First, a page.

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Work Life balance….

3

June 1, 2013 by Dadinator

I’ve started reading around and following a bunch of “SAHD” blogs since I started writing this thing. SAHD stands for “Stay At Home Dad”, or Househusbands if you prefer that term or watch that show (I don’t I’m afraid). It is a growing demographic in society reflecting both a growing involvement of fathers in parenting, and a growing interest in fathering by men. It also reflects a kind of 21st century pragmatism in which a couple can stand back from their careers and nut out who will maintain paid employment and who will look after kids based entirely in what’s best for the family, and relatively independent of ego and traditional gender roles.

Among the growing permutations of the word “family”, our situation is different again.

I spent last year working full time, I spent most of it longing for weekends and hanging out for school holidays. I did not like being away from my family, especially The Lad, and I resented bringing work home. My pattern was to come home, play (meaning watch TV I was usually that buggered) with The Lad, eat with the family, bath him and then work on the laptop till bed time. Sometimes well past it…. To cut a long story short I was not renewed at the school this year, in fact I applied for another contract role but was rejected. I was devastated. I felt like a failure as a husband and father, worried about money and I was left questioning my career choice.

These days I earn a reasonably stable income for our family as a Casual Relief Teacher (Emergency/substitute teaching). It’s usually between 3 and 4 days a week, and it’s kept us out of difficulty. The Mamanator recently started a home business doing a sales job through a company called Thermomix and has pulled in a few commissions in her first month, and will be contributing to the family coffers in that way. We are financially less stable, and neither of us are advancing careers much at the moment.

For us parenting is a job-share arrangement. There are days where The Lad is with his mum until I get home, which is mostly week days. There are days when The Mamanator is out demonstrating, so The Lad is with me until she gets home. There are also days where we are both home and able to care jointly for our boy, and there are days when The Mamanator needs a day off her feet (because of this).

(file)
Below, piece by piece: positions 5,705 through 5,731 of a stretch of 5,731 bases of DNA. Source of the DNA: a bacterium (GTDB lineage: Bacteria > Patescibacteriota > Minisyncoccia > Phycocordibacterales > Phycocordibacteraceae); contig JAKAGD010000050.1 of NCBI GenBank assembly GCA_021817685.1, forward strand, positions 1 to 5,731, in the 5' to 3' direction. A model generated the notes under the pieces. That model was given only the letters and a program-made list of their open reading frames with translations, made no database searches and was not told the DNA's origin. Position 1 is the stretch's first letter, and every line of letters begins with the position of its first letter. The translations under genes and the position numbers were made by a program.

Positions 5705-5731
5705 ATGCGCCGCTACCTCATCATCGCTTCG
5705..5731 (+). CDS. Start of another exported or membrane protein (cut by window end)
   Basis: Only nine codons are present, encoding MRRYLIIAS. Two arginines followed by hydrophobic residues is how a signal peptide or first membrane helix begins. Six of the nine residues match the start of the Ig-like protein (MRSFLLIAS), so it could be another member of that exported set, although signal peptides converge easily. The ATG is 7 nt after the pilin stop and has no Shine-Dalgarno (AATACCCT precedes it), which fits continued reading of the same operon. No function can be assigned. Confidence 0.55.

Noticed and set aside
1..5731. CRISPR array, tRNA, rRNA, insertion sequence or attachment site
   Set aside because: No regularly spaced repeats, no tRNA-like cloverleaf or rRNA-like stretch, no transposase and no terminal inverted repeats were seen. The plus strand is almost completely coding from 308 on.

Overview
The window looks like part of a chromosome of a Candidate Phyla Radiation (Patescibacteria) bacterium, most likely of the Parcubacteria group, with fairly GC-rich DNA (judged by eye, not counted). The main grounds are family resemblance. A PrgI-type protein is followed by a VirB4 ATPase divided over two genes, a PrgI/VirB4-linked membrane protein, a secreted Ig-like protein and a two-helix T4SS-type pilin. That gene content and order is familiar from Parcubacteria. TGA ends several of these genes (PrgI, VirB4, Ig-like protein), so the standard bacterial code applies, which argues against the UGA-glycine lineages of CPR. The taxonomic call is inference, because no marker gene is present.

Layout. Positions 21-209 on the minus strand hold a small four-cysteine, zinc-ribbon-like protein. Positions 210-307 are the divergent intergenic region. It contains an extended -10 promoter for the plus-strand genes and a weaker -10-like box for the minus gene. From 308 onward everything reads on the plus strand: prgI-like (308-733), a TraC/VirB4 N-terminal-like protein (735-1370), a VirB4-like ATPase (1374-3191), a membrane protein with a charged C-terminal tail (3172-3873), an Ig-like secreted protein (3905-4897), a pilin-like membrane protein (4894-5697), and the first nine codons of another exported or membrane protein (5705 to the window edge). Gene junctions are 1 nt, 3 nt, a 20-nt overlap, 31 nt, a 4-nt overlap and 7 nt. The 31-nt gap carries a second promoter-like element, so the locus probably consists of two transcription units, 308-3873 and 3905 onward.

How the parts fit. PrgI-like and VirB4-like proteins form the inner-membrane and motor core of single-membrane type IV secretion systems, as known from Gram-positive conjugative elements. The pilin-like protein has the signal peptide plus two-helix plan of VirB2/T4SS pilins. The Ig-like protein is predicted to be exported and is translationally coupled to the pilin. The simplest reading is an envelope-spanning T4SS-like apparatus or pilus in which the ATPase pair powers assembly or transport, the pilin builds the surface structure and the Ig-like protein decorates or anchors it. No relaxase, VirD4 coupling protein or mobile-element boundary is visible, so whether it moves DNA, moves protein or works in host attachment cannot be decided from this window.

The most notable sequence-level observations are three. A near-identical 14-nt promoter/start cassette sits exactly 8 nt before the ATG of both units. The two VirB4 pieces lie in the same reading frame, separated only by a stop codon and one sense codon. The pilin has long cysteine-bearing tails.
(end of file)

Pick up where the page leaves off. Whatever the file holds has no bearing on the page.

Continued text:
This has meant that we are both close to our boy, we both spend lots of time caring for him and we both trust each other absolutely with him. For The Lad it means his support network is just that little bit broader than it would be if either of us worked full time. It also means that no one person has the entire burden of parenting on their shoulders so it helps prevent things from getting monotonous. It also means we both have a life outside of parenting, and we have a stronger relationship with each other.

Last year I felt like a responsible adult, but this year I feel like a real parent. The cloud of late 2012 had a silver lining. Whatever the future holds with jobs, finances and the like, no one can take the past 6 months of active involvement with my son away from me. I’m glad this is the way things have panned out.

So whatever circumstances are thrown your way, you find a way to make them work. You may even find they make you happier than you were before.

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3 thoughts on “Work Life balance….

  1. well said. Work-family balance is hard because work demands and family emands keep changing. A flexible and team-based mindset are needed!

  2. Good luck. There are always pros and cons and there’s always a give and take. All we can do is keep trying to find the balance, or at least get as close as possible. I’ve been home for 5 years, and there are always conflicting feelings. In the end, I think my kids are better for it, and that’s the main thing, but between being a single-income family and simply going a bit crazy (because living with a 3-year-old and a 5-year-old is not easy even for someone who doesn’t stay home with the kids), there are always doubts…

  3. […] I have started working full-time again. I’ve worked as a relief teacherĀ for a while now (18 months or so), and while it is unstable in terms of income and in terms of a […]

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